The Mixed Fortunes Of Poker Playing Presidents
The poker playing strategy of President Richard Nixon compared with that of President Harry S. Truman
Following up on our piece about poker playing Presidents of the USA a little while back, a journalist friend reminded us that although Richard Nixon tried the biggest bluff of all time when he openly challenged Congress to impeach him over Watergate, he made the classic mistake of showing his cards (the infamous doctored Oval Office tapes) prior to the bluff and his raising of the stakes. The consequence of that tactical error resulted in Congress “calling” Tricky Dicky’s bluff and bringing him down in the final showdown.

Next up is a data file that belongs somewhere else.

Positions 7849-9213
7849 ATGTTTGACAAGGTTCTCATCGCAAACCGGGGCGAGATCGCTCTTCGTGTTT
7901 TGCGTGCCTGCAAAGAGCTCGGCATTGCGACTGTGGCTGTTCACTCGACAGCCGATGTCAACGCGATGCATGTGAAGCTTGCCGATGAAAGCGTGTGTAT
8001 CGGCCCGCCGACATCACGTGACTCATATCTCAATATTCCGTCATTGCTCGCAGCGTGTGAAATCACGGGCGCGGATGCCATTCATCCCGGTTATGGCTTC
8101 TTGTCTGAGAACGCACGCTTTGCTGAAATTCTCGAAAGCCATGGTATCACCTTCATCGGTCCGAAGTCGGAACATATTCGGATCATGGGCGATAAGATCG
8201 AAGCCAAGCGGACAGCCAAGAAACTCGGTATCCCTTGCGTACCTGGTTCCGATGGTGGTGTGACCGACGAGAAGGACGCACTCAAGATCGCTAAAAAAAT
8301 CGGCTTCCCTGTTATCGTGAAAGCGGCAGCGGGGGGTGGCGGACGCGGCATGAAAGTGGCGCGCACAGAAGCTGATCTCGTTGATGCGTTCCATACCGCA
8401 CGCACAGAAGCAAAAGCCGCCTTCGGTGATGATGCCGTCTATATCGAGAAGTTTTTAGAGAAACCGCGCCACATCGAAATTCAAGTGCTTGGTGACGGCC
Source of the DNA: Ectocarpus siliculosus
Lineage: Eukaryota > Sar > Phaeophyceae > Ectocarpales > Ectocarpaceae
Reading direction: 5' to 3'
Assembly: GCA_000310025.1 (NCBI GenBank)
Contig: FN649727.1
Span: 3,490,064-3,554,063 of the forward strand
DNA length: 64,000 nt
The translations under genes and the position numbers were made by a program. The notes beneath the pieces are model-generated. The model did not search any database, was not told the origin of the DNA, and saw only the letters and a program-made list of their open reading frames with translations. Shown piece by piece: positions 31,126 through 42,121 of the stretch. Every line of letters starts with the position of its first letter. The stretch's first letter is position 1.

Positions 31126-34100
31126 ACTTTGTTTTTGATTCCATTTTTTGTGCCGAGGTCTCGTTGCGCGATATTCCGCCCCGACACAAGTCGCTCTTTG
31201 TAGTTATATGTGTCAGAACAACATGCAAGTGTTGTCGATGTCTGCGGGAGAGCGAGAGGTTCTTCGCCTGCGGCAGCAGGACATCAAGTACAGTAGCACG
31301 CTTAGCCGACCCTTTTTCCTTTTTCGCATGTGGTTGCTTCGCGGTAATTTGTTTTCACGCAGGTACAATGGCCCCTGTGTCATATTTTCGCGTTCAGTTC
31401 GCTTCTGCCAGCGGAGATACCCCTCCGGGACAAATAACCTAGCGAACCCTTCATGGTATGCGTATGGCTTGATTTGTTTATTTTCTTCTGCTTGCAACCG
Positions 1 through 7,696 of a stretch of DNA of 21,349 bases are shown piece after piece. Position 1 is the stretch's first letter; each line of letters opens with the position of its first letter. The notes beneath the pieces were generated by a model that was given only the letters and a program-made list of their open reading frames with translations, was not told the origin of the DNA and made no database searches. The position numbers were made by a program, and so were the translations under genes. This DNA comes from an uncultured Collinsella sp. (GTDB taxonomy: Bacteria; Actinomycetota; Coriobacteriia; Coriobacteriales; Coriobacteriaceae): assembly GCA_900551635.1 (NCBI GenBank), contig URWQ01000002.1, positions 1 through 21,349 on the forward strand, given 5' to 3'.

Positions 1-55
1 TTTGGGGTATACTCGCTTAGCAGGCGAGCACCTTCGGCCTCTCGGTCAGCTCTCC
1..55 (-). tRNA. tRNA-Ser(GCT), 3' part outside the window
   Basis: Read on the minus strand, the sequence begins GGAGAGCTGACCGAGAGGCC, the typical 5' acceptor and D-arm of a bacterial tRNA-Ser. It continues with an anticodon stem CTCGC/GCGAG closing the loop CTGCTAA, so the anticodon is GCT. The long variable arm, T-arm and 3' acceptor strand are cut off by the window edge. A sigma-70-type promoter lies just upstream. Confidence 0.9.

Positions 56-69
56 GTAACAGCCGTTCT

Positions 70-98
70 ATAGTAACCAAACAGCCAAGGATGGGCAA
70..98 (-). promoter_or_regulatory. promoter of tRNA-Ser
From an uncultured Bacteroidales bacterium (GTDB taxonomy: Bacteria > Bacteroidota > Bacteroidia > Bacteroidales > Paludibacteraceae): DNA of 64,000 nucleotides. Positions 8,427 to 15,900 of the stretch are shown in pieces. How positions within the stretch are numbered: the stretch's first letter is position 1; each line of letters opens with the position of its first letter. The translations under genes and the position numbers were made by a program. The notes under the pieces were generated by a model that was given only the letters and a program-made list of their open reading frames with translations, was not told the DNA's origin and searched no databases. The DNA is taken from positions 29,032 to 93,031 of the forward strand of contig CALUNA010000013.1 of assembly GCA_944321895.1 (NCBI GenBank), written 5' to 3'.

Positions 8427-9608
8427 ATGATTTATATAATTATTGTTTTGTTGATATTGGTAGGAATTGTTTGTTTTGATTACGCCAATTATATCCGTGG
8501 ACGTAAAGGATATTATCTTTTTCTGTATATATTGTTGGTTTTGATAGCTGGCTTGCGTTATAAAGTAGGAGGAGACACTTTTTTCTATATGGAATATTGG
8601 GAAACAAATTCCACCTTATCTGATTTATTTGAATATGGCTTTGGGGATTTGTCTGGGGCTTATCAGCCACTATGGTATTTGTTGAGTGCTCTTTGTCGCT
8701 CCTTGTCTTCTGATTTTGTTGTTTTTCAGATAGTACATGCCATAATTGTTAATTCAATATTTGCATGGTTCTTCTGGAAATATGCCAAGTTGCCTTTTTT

"I'm not bluffing!"
President Harry S. Truman, however, was an altogether smarter poker player. He would frequently fleece the press reporters who followed him around in high stakes games that they could ill afford to lose on their comparatively low salaries. The World War II President demonstrated his skill at deception by playing weak hands after a big win so as to re-distribute money to the financially ravaged reporters. Having demonstrated his nice side for everyone to see and read about, he promptly dropped the atomic bombs on Japan. Keep ‘em guessing. That’s the art. Truman was the true President of Poker.
"I'll raise you Western Europe!"
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You’ll often hear older, experienced poker players grunt, “Any two cards can win it!” They are referring of course to your hole cards. This statement pretty much flies in the face of accepted modern wisdom that a high pair or ace-king as starting hole cards are much more likel